Sacred Economics

I’ve been waiting forever for Charles Eisenstein’s book, Sacred Economics. We’ve been reading snippets of it on Reality Sandwich, and I wanted to be able to see the whole thing laid out.

The result was well worth the wait.

I’ve been concerned for some time about two contrary motions in the economic world: on the one hand, the fact that money increases exponentially due to the existence of interest (above and beyond what economists call the “risk premium,” which is the rate at which money is lost to bad investments); on the other, the fact that the real economy of goods and services is not only slowing down, globally, but it is reaching the point of either stopping entirely, or contracting.

Economists are worried sick about that, too — they just don’t talk about it, because it’s scary as Hell.

It means there will not be a “recovery” from this recession. Ever. Unlike the Great Depression, this recession will deepen until (in conventional thinking) the entire economy goes down the toilet and we return to herding goats. Which won’t work very well in Manhattan.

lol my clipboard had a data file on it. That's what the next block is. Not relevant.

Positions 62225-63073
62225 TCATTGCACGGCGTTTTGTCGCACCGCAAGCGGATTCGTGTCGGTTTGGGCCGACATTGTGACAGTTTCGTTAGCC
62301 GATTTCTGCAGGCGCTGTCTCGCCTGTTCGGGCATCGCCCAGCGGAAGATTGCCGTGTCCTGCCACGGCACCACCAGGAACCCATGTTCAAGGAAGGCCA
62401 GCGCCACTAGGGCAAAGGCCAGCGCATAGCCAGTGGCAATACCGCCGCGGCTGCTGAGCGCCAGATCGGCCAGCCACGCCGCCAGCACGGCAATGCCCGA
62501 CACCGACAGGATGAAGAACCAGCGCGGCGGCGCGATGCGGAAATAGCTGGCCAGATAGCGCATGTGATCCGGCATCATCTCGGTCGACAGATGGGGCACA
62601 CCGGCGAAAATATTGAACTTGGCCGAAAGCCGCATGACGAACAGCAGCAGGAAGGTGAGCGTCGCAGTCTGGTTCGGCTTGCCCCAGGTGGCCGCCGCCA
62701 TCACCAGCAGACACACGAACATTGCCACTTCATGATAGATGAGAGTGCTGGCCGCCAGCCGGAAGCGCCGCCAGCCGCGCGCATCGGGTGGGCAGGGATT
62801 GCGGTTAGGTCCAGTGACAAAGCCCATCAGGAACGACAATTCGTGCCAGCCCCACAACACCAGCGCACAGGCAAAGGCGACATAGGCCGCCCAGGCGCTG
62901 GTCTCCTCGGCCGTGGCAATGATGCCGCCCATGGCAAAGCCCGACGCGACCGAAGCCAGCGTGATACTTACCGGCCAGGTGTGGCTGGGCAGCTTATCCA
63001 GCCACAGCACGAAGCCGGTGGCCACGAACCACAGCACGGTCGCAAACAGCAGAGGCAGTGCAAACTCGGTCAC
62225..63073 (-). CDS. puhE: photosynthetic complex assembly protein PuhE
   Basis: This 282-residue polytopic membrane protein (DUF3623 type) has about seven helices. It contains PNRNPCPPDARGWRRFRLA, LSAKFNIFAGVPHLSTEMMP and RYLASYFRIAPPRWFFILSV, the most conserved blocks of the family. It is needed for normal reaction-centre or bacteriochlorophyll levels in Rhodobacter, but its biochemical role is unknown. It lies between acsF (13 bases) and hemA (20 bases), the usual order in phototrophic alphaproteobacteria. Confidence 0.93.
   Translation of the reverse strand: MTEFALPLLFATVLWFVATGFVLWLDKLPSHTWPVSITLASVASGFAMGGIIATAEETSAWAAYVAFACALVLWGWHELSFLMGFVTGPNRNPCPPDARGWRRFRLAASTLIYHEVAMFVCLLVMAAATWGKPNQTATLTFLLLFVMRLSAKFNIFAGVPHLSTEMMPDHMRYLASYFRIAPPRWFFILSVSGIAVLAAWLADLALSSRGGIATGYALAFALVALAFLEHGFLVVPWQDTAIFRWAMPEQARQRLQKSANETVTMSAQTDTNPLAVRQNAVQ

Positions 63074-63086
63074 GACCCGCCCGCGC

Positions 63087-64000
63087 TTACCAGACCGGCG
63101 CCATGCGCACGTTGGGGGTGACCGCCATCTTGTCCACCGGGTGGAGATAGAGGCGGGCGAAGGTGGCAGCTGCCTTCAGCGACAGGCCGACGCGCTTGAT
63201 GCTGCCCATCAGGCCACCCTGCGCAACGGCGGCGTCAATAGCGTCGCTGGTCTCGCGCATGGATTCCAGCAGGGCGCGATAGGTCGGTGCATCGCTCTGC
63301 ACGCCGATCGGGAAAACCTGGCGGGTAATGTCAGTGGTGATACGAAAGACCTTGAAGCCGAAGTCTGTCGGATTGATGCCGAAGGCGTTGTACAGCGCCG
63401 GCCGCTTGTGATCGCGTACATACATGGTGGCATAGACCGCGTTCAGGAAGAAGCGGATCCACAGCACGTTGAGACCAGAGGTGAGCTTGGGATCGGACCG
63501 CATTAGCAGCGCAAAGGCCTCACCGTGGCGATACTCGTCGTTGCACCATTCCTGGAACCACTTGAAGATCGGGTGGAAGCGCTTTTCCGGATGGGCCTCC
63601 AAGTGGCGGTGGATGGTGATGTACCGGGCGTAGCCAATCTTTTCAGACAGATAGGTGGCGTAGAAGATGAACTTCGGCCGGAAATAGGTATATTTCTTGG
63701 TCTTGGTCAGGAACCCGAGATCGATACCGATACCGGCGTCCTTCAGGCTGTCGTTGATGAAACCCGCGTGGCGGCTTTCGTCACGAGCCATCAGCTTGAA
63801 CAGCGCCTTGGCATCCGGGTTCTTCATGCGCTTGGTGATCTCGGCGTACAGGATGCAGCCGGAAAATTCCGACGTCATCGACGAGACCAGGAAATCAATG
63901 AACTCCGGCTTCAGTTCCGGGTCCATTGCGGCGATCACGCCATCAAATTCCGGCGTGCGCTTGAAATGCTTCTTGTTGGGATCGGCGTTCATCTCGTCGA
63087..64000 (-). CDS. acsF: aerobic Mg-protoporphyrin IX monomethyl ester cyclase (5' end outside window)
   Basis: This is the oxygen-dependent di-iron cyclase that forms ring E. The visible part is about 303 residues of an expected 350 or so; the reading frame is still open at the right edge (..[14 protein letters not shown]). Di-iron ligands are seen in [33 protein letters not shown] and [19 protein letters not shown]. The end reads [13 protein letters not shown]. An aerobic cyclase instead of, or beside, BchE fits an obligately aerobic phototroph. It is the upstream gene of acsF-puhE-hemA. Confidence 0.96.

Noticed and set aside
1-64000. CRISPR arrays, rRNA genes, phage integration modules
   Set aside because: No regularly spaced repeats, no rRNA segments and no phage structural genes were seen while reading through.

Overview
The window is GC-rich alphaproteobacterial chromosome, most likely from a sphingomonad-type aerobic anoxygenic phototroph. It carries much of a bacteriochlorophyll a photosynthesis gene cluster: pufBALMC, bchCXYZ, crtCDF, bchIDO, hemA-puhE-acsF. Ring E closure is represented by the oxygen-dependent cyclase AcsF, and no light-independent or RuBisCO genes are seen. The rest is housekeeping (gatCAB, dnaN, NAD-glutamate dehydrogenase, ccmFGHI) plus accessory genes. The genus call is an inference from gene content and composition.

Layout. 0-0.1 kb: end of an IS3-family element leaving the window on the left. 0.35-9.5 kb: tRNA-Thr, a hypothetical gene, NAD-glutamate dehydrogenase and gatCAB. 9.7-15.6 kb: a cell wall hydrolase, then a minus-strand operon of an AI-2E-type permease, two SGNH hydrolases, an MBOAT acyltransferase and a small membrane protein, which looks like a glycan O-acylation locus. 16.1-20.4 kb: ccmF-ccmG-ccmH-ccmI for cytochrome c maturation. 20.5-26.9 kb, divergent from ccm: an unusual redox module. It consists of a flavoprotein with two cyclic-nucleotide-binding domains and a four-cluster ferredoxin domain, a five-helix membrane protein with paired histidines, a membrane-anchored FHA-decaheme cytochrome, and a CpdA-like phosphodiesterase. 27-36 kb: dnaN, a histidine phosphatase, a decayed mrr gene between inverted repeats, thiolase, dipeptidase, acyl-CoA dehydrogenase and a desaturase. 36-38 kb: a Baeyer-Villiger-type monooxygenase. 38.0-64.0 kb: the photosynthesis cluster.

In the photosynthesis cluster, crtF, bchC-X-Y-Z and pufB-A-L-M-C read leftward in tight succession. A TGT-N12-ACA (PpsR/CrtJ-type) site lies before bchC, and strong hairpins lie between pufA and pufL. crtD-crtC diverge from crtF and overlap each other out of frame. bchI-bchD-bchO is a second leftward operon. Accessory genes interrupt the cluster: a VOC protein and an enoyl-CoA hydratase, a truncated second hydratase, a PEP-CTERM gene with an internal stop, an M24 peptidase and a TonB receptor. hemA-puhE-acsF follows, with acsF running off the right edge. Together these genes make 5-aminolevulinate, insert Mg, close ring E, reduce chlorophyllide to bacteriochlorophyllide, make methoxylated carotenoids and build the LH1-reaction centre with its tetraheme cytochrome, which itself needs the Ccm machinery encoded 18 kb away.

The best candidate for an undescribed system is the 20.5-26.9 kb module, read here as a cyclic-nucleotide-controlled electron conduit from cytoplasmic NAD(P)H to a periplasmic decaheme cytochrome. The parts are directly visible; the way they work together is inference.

Eisenstein brings a solution to the table. Because I live on the intellectual fringe — as I said, we’ve been reading his book in snippets — I was not completely unfamiliar with the ideas he’s proposing, but it was astonishing to see them all put together like this.

It also turns out that these ideas are not all that new, and many of them have actually been field tested — and they worked extremely well. They didn’t take hold, because they naturally and systematically combat the single greatest problem with our current interest-based economy, which is limitless concentration of wealth and power. In every case, the field-tests were shut down by the central banks and the government.

Shutting down field tests won’t be an option this time around, because this, or something like it, will be the only way the powerful can retain any power or wealth at all.

It’s like the sinking Titanic. At first, people light candles, the orchestra plays, and it’s all very romantic. When the steward comes and says it’s time to get into the lifeboats, the people drinking champagne say, “Why? Nasty, crowded things. We’re perfectly comfortable right here.” But when ice-cold seawater begins washing the deck, the lifeboat suddenly looks extremely attractive.

The “rising tide” is the increase in the money supply. The slowing economy is the sinking ship. It’s a really bad combination.

Apart from bringing a breath of very fresh air to the stale economic debates, Charles’ book is a book about beauty, and it is itself a beautiful book. An inspiring book. One of those reads that makes you wonder how you are going to start living your life in the aftermath of reading it.